Lot 150 – 1992 Porsche 911 Carrera RS – 42k Km – Midnight Blue/Black – estimate $250k – $300k – No Reserve.

The 964 3.6 RS at more than 25 years old is now a check box import which makes buying and importing one from anywhere a simple proposition for U.S. residents. This one imported in 2016 has no EPA or DOT modifications (the 964 3.6 RS never made the Show or Display approved list). As the market is wide open now a buyer needs to consider all options and a scan of mobile.de and autoscout24 is in order. And there you will find dozens of them for sale. Asking prices for a similar KM example are all over the map. But for sure those priced higher than the high estimate for this one have been sitting unsold for quite some time.

This car is Japan import which comes with our usual caveat regarding history and documentation (to be fair the auction listing does not disclose what is available – but it should). It seems well sorted and in fair condition. It is not ‘investment-grade’ as the auction description claims – it has too many KM and too much wear for that.

We can compare to EU market alternatives, but this car is here and ready to go … no reserve is the right play to stimulate bidding interest and the right hammer for this car is $250k.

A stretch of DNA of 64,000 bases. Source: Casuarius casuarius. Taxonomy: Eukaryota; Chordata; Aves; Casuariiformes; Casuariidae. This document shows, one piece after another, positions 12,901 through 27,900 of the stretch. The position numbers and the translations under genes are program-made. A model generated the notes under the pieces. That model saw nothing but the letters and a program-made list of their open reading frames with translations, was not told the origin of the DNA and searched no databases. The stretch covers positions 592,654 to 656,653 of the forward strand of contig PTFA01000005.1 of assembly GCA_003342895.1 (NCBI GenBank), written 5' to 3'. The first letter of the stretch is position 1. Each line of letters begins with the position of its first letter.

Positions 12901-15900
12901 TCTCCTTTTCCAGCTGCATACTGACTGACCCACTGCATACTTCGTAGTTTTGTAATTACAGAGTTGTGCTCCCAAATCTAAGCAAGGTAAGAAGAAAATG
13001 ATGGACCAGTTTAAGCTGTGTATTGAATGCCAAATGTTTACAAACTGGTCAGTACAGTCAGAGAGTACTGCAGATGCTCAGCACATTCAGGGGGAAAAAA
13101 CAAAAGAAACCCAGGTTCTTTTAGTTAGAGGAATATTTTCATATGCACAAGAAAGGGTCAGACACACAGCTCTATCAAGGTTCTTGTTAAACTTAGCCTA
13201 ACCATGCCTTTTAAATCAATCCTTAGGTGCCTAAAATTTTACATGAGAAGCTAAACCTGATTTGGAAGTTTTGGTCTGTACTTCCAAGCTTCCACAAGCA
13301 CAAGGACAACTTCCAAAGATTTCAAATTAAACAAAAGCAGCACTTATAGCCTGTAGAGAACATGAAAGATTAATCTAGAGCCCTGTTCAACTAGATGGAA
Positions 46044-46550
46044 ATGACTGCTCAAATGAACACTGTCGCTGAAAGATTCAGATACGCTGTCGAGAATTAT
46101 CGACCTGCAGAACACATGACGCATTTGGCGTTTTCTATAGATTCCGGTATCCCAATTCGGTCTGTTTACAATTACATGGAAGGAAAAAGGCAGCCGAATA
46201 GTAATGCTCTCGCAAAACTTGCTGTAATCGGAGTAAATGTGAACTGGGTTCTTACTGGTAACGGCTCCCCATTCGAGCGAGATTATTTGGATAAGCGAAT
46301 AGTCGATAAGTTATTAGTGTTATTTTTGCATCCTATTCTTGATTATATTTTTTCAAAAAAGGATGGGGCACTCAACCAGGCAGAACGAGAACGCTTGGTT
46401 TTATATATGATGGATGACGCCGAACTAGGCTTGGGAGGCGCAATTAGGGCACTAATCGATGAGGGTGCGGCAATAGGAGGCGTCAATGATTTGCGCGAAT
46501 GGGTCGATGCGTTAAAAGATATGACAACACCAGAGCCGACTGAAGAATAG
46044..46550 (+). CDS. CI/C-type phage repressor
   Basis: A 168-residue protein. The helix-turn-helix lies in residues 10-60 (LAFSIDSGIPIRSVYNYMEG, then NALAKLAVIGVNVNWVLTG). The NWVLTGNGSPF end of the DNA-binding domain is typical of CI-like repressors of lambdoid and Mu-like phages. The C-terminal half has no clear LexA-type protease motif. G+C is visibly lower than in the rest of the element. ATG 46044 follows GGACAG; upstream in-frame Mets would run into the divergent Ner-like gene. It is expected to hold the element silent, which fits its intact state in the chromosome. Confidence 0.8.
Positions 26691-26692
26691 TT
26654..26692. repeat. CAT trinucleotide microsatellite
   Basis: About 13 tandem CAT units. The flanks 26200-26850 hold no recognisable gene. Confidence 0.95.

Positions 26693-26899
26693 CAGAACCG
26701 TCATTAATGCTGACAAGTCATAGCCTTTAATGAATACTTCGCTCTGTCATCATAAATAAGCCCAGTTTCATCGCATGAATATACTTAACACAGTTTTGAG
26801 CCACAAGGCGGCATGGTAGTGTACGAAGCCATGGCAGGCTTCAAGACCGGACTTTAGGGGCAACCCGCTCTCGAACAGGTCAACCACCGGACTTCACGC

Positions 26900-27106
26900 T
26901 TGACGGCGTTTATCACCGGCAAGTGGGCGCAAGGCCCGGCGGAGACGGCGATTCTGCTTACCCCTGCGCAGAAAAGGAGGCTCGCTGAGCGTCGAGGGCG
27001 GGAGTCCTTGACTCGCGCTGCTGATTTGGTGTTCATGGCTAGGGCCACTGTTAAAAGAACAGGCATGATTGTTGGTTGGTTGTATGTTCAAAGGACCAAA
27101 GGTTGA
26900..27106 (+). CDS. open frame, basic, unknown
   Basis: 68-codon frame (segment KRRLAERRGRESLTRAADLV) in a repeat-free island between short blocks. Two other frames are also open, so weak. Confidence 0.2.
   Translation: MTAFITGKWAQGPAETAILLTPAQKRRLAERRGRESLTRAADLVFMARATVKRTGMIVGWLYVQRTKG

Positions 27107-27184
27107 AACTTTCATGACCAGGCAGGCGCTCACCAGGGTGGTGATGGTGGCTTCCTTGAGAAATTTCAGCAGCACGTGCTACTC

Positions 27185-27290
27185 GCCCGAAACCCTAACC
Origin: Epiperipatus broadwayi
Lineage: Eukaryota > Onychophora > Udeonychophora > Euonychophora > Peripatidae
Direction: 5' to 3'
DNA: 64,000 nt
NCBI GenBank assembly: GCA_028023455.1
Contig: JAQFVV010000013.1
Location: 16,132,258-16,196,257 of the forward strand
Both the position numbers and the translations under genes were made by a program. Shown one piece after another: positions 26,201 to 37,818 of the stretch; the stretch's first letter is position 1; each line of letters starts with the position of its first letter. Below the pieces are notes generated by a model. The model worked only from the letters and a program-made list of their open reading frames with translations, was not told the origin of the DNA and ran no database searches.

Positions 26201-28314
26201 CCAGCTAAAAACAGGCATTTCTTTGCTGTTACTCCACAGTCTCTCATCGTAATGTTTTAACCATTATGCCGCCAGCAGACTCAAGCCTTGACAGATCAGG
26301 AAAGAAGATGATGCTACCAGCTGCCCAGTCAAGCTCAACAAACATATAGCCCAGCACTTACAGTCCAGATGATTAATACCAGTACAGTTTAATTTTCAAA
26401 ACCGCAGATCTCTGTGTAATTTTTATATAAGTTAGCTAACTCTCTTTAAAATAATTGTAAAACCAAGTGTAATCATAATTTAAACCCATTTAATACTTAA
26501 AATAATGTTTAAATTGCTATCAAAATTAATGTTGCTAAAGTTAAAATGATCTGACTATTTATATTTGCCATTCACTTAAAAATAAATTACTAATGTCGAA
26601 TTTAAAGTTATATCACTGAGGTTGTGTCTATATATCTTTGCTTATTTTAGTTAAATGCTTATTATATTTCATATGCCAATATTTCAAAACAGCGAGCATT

Lot 156 – 1997 Porsche 911 Turbo S – 22k M – Viola Metallic/Black – estimate $300k – $350k – Reserve.

We have mentioned how much the 993 Turbo S has fallen off its highs several times over the past year or so. Perhaps more steeply than any other low production air cooled Porsches. At every turn it seems that the while other low production 993’s (RS, RSR, GT2) were falling, the 993 Turbo S fell by far the fastest.

This one is a cool and rare color which might not be for everyone. And unfortunately it is a car that, after four owners, on closer inspection looks far more worn than 22k miles should leave it. The estimate range is not unreasonable but the presentation of the car (a few dollars spent to spiff it up would have paid off handsomely) does not help its cause.

Due to its unique color hammer at low estimate – $300k.


Lot 215 – 2010 Porsche 911 Sport Classic – 150 M – Sport Classic Grey/Brown – estimate $400k – $500k – Reserve.

The Sport Classic was a 997 limited series Porsche we never got … something about emissions as I recall. Which means that every one of them here has been modified (by JK Technologies) for Show or Display import. They will never go back to original unless exported. And you cant drive it much – though with these miles that’s probably irrelevant.